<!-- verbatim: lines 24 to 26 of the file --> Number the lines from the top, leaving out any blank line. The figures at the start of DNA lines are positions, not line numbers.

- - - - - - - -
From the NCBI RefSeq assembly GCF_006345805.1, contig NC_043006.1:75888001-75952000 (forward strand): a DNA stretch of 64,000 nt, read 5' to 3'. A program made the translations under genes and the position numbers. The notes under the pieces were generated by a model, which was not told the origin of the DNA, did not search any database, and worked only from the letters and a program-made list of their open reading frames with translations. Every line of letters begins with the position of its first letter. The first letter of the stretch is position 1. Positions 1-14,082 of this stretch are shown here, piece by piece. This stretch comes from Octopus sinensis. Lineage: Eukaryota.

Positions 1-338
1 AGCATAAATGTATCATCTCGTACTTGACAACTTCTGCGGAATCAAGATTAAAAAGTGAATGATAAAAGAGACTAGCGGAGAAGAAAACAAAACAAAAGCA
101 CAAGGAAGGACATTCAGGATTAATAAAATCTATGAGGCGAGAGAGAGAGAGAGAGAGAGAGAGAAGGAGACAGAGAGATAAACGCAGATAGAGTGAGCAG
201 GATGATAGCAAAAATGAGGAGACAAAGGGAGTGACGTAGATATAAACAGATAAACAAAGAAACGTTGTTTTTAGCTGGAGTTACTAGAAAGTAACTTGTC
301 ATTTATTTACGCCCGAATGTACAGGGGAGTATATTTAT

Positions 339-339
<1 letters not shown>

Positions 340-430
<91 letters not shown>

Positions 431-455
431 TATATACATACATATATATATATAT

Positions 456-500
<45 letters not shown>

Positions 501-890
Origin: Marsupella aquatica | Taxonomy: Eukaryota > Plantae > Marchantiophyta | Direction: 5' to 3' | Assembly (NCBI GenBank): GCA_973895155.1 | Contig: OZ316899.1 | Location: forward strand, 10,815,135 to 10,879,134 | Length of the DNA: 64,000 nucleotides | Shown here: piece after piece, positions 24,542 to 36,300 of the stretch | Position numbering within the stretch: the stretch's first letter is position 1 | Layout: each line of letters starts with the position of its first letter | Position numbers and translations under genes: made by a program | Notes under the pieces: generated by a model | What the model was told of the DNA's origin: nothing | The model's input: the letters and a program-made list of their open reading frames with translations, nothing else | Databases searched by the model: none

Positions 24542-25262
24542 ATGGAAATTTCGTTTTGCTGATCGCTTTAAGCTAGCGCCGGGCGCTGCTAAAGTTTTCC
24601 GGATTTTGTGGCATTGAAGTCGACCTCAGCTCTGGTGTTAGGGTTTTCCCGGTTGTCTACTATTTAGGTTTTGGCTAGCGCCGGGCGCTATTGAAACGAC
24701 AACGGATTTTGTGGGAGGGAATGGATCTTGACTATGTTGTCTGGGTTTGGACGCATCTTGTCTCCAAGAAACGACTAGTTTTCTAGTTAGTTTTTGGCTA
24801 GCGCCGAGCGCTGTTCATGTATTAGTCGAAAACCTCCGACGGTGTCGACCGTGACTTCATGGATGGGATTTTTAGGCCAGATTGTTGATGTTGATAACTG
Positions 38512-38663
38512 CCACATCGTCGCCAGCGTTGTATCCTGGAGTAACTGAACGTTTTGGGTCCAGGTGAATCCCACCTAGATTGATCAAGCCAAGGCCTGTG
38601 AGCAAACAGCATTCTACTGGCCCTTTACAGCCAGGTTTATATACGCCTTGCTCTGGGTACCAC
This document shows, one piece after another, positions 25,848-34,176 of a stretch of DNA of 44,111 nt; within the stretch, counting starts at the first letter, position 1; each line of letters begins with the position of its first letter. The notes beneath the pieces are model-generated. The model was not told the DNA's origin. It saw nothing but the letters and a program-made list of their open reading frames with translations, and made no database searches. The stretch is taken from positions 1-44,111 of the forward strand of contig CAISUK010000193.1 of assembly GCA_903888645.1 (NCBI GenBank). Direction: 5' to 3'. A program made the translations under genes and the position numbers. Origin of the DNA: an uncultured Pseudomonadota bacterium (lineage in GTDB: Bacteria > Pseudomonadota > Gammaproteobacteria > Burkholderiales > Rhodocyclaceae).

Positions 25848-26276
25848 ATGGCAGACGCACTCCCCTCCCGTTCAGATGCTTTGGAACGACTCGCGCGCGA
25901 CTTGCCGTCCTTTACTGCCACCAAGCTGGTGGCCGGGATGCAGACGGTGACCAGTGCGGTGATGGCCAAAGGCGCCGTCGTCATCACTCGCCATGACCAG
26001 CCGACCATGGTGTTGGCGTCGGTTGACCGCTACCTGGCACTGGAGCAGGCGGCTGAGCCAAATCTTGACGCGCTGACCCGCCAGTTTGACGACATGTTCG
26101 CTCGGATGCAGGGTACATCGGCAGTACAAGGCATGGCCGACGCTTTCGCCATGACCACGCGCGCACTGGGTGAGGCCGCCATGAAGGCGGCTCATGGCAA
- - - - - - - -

38601 AGCAAACAGCATTCTACTGGCCCTTTACAGCCAGGTTTATATACGCCTTGCTCTGGGTACCAC
This document shows, one piece after another, positions 25,848-34,176 of a stretch of DNA of 44,111 nt; within the stretch, counting starts at the first letter, position 1; each line of letters begins with the position of its first letter. The notes beneath the pieces are model-generated. The model was not told the DNA's origin. It saw nothing but the letters and a program-made list of their open reading frames with translations, and made no database searches. The stretch is taken from positions 1-44,111 of the forward strand of contig CAISUK010000193.1 of assembly GCA_903888645.1 (NCBI GenBank). Direction: 5' to 3'. A program made the translations under genes and the position numbers. Origin of the DNA: an uncultured Pseudomonadota bacterium (lineage in GTDB: Bacteria > Pseudomonadota > Gammaproteobacteria > Burkholderiales > Rhodocyclaceae).

Positions 25848-26276